April 7, 2020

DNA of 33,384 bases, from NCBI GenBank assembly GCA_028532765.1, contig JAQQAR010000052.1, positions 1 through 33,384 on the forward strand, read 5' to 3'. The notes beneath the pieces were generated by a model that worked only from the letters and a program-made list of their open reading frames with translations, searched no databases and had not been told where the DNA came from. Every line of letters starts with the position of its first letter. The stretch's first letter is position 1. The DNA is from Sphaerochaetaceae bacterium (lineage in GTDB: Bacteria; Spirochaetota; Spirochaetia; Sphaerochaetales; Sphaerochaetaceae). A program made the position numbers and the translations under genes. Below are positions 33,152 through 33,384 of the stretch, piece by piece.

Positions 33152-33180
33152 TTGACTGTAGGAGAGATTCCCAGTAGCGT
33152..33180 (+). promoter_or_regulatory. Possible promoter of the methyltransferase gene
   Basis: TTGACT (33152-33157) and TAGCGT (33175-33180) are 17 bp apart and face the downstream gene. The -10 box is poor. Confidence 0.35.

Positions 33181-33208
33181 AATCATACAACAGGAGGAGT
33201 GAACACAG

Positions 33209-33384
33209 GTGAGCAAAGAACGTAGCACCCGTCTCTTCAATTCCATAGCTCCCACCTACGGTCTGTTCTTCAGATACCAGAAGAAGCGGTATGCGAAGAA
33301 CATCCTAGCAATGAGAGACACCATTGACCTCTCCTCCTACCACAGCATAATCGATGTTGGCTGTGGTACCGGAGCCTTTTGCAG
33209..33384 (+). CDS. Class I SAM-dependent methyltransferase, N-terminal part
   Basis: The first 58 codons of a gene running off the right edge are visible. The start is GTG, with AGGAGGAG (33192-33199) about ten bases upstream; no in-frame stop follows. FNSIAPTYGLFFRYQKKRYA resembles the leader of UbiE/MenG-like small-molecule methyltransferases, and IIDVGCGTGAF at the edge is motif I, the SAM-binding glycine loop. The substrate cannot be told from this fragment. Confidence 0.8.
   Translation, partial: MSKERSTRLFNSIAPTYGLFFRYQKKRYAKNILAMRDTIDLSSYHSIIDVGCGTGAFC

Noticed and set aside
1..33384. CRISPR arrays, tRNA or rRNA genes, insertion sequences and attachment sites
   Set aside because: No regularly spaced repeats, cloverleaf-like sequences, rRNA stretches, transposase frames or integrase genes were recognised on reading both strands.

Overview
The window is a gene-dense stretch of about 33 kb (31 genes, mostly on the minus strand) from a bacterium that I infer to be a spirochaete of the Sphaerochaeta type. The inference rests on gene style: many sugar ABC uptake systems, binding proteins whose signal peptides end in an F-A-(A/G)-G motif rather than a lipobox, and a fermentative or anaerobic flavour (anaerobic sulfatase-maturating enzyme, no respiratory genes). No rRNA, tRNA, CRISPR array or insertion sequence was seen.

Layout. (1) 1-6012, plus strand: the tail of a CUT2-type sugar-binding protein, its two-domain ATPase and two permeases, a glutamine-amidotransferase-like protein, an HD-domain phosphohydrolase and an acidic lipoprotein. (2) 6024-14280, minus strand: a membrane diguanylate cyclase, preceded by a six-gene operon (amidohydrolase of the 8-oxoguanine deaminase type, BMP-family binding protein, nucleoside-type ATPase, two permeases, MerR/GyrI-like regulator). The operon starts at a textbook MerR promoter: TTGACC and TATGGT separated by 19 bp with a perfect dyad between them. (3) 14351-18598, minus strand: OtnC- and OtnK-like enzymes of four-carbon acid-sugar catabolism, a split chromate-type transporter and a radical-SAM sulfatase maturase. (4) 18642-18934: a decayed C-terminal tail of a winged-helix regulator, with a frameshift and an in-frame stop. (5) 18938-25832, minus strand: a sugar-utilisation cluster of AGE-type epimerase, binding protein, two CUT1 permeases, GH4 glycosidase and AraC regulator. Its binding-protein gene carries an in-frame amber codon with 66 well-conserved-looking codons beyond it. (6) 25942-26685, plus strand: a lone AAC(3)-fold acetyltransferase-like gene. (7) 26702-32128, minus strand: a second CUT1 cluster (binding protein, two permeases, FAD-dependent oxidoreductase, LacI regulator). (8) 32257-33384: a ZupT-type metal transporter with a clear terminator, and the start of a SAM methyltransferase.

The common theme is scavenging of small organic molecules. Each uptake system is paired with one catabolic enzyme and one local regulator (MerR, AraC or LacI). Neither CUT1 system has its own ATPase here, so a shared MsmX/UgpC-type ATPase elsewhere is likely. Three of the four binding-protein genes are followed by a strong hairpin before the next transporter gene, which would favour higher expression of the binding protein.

In Allen’s From Dark into Light, and Back Again I (2019), the outline of a diamond-shaped frame opens into the portrait of a woman, framed by waxen hair, whose soft jawline is turned upward from a bare elongated neck. The visage, whose features are barely articulated in hues of warm sepia, appears melded into the image of a full Moon, obscured by the texture of passing clouds. Surrounding the frame, moonflower vines and a coiled serpent are bathed in a desaturated emerald-blue glow. Is she looking away or looking back? As Sarah Lippert writes of French Symbolist Gustav Moreau’s Salomé Dancing before Herod (1874-1876), “She need not look, given that she is the object that is viewed.” Two similar portraits are inverted in Allen’s Refraction (One Million Dead Soldiers) (2019), a diptych whose source is a 1974 performance by Todd Rundgren of A Dream Goes On Forever. In a video accessible online, we see him at a piano, long multicolored hair center parted, adorned in a silver halter top, with blue eyeshadow in the shape of a robber’s mask across his gaze. Yet the reference in the portrait could just as easily be to a work by Dutch Symbolist Antoon van Welie, La Douleur (1895), whose paradoxical expression exists somewhere between suffering and ecstasy. Rundgren sings, “All is silent within my dream / a thousand true loves will live and die / but a dream lives on forever.” As Allen proposes, perhaps this is the fate of Eurydice: in the regeneration of dreams, she is eternal.